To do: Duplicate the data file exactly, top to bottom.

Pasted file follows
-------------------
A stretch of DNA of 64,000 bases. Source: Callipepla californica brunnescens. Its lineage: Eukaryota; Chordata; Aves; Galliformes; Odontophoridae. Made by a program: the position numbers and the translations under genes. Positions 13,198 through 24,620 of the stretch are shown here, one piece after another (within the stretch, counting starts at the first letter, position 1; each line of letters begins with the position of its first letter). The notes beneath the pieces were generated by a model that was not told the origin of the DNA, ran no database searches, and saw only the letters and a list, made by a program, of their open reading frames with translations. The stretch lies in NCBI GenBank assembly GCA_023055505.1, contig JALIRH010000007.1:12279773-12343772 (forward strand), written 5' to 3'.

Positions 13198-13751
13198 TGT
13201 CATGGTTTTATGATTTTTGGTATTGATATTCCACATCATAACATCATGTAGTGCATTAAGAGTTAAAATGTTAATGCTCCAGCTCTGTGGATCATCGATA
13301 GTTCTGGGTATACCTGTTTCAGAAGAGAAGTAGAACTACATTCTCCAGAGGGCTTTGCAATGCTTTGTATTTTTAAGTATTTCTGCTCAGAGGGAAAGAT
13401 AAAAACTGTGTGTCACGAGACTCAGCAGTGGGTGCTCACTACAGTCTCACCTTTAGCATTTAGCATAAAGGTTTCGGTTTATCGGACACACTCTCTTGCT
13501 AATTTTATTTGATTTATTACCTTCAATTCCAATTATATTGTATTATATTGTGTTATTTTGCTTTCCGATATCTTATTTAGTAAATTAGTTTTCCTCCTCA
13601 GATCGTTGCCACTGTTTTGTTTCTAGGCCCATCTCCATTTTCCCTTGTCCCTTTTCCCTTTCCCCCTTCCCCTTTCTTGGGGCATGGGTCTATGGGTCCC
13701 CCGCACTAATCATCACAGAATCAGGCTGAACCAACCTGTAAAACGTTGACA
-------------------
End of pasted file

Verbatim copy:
A stretch of DNA of 64,000 bases. Source: Callipepla californica brunnescens. Its lineage: Eukaryota; Chordata; Aves; Galliformes; Odontophoridae. Made by a program: the position numbers and the translations under genes. Positions 13,198 through 24,620 of the stretch are shown here, one piece after another (within the stretch, counting starts at the first letter, position 1; each line of letters begins with the position of its first letter). The notes beneath the pieces were generated by a model that was not told the origin of the DNA, ran no database searches, and saw only the letters and a list, made by a program, of their open reading frames with translations. The stretch lies in NCBI GenBank assembly GCA_023055505.1, contig JALIRH010000007.1:12279773-12343772 (forward strand), written 5' to 3'.

Positions 13198-13751
13198 TGT
13201 CATGGTTTTATGATTTTTGGTATTGATATTCCACATCATAACATCATGTAGTGCATTAAGAGTTAAAATGTTAATGCTCCAGCTCTGTGGATCATCGATA
13301 GTTCTGGGTATACCTGTTTCAGAAGAGAAGTAGAACTACATTCTCCAGAGGGCTTTGCAATGCTTTGTATTTTTAAGTATTTCTGCTCAGAGGGAAAGAT
13401 AAAAACTGTGTGTCACGAGACTCAGCAGTGGGTGCTCACTACAGTCTCACCTTTAGCATTTAGCATAAAGGTTTCGGTTTATCGGACACACTCTCTTGCT
13501 AATTTTATTTGATTTATTACCTTCAATTCCAATTATATTGTATTATATTGTGTTATTTTGCTTTCCGATATCTTATTTAGTAAATTAGTTTTCCTCCTCA
13601 GATCGTTGCCACTGTTTTGTTTCTAGGCCCATCTCCATTTTCCCTTGTCCCTTTTCCCTTTCCCCCTTCCCCTTTCTTGGGGCATGGGTCTATGGGTCCC
13701 CCGCACTAATCATCACAGAATCAGGCTGAACCAACCTGTAAAACGTTGACA